Veronica, 14, celebrates the opening of TYTW's Shepherd School with her classmates. "I am happy for the education given to us. I am so happy." Photo by Stephanie Sinclair.

TYTW has worked in Kenya since 2014, engaging key decision-makers to better protect girls, while supporting 1500 historically excluded girls directly with crisis services, innovative champion-building workshops, multiyear leadership scholarships, and ongoing public awareness campaigns that elevate and center survivor voices. 

Although the Kenyan government has set the legal age of marriage at 18, child marriage is still rampant in certain communities and fueled by harmful gender and social norms, including existing traditional practices leading to poor reproductive health outcomes. In the most remote counties of Kenya, such as Samburu County, girls experience life-altering events at some of the highest rates- with 86% undergoing FGM, 50% being married off as children, and 62% becoming teen mothers (UNFPA, 2020).

A young Samburu woman in Ngilai village joins a celebratory ceremony in support of the Butterfly Project. Photo by Stephanie Sinclair.

The Butterfly Project

Internationally known for their beautiful and colorful adornment, attire and hairstyles, the Samburu community are sometimes referred to as 'The Butterfly People'. The symbolic and culturally-inspired project name has been aptly chosen by the deserving girls at the center of this project: a suite of community-based investments in girls’ protective social, educational, health, and economic assets.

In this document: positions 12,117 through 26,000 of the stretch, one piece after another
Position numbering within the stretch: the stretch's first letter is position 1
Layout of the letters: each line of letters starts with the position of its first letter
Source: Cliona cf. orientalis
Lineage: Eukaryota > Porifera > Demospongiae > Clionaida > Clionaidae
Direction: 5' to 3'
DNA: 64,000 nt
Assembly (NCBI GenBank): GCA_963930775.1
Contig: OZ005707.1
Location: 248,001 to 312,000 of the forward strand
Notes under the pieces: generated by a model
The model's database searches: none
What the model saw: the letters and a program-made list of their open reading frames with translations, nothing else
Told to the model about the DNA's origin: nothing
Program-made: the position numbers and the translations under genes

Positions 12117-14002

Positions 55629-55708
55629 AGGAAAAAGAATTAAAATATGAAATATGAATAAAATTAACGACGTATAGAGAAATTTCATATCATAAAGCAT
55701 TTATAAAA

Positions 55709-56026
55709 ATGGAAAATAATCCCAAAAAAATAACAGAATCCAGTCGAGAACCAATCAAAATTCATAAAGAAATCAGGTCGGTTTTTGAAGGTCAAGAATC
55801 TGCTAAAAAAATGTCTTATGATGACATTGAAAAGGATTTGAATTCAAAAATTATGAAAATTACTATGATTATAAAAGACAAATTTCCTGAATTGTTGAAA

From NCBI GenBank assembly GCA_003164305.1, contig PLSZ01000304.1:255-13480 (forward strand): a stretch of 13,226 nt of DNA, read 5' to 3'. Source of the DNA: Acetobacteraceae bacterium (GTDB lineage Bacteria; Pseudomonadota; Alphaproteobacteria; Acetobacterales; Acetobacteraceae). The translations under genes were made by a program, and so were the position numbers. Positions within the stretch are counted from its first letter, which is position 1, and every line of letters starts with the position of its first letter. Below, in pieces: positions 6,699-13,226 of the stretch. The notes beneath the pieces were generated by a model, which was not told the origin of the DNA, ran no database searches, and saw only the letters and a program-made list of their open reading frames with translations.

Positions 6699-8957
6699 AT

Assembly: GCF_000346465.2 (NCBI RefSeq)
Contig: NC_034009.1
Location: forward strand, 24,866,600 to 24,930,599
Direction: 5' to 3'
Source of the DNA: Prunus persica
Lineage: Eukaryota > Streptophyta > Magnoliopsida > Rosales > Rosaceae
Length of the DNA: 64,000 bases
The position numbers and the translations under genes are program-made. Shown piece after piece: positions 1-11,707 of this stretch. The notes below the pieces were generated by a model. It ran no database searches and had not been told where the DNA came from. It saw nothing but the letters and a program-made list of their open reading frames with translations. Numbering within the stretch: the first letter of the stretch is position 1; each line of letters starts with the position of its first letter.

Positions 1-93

The Butterfly Project’s main goal is to reduce gender disparity among historically excluded girls, beginning at age 9, who are at risk of child marriage, FGM and other harmful practices in Samburu County, with the support of families and the greater Wamba North community.

The project offers a suite of community-based investments in girls’ protective social, educational, health, and economic assets, comprising local day school scholarships or evening literacy/numeracy classes (supported by solar power); curriculum-based mentoring; community dialogue/family agreements; livestock and nutrition provisions; and economic empowerment. TYTW utilizes the Population Council Financial Literacy curriculum as an entry point, while offering contextualized life skills and sexual/reproductive health lessons through games, music and instruction during weekly meetings. 

The Parental and Community Dialogue project component leverages traditional Samburu norms of honesty, kindness, and upholding the sanctity of one’s word to engage parents and extended family members, sharing key information and resources on the communal responsibility to protect girls from gender-based violence. Parents and community members taking part in the sensitization sessions are equipped and held accountable for preventing these practices from happening within their families. For girls to receive scholarship support, parents are required to sign agreements pledging to prevent harmful practices from happening within their households. TYTW has employed incentive-supported family agreements in Samburu in the recent past with a near 100% success rate amongst project beneficiaries.

The Shepherd School